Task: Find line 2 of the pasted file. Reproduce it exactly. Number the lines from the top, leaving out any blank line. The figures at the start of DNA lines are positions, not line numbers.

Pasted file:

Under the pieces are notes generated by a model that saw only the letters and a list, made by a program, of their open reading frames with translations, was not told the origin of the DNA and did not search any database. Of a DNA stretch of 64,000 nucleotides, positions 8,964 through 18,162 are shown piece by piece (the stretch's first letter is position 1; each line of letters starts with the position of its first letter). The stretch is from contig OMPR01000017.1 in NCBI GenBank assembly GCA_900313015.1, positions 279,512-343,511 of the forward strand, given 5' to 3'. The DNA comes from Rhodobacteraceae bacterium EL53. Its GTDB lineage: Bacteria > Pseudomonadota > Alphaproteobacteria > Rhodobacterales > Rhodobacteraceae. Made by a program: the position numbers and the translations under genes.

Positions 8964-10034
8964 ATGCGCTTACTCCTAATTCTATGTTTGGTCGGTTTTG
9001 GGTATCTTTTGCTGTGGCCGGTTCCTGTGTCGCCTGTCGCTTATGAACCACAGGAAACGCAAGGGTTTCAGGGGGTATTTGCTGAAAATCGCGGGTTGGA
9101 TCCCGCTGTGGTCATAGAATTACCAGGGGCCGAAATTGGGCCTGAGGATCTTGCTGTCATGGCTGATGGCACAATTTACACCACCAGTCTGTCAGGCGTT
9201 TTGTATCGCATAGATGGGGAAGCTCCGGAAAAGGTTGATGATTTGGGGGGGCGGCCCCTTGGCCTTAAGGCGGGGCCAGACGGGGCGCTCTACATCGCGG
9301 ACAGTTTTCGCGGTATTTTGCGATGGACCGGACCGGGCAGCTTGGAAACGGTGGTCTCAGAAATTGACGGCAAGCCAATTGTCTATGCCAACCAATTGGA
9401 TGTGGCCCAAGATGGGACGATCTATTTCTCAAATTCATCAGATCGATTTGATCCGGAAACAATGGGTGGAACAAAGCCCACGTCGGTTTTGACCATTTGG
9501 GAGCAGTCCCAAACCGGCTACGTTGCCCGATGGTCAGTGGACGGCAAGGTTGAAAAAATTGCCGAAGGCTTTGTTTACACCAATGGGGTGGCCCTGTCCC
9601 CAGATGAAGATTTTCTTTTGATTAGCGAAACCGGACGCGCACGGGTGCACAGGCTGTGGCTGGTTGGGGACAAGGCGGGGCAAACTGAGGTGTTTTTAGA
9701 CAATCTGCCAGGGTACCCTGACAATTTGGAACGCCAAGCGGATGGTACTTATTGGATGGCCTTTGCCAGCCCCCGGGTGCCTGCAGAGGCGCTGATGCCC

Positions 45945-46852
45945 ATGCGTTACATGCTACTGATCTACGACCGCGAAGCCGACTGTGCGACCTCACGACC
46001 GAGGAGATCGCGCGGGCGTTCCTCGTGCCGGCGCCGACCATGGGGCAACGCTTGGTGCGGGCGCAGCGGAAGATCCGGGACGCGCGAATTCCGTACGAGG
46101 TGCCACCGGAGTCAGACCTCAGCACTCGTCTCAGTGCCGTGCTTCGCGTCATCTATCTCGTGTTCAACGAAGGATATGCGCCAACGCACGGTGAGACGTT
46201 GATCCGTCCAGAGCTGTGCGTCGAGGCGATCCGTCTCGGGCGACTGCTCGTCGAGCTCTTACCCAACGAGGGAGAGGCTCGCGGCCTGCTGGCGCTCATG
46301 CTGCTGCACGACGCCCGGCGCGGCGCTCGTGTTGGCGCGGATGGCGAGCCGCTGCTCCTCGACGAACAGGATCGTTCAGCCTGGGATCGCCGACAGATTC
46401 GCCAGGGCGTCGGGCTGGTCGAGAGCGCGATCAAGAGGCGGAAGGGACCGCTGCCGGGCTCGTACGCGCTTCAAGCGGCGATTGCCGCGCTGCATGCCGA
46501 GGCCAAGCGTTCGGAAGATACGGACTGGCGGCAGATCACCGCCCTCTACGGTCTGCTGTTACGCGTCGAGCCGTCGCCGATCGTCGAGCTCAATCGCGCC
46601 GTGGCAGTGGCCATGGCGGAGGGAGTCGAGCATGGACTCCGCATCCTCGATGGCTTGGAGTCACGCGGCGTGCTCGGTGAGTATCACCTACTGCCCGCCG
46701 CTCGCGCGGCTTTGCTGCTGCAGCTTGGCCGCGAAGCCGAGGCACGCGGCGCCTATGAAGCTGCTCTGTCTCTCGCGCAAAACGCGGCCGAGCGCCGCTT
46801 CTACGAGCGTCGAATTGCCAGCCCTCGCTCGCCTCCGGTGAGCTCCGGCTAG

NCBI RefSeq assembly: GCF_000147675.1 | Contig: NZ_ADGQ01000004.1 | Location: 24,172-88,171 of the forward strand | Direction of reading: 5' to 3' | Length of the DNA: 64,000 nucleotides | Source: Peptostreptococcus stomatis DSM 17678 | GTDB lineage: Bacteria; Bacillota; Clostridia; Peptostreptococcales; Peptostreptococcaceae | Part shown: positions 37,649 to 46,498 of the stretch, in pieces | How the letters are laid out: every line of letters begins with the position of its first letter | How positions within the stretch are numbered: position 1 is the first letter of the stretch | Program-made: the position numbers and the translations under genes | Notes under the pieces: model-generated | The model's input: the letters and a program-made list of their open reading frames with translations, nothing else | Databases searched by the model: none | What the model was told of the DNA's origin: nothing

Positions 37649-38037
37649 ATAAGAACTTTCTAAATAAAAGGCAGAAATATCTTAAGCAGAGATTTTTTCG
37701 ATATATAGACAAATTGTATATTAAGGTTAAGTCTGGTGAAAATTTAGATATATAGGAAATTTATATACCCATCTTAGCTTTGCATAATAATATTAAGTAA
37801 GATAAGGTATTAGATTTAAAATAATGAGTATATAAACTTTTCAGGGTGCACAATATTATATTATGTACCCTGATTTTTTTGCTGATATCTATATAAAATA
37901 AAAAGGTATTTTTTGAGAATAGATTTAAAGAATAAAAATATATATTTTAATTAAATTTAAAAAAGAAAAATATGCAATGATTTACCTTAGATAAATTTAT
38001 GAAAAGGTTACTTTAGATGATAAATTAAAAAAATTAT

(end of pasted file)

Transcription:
Positions 8964-10034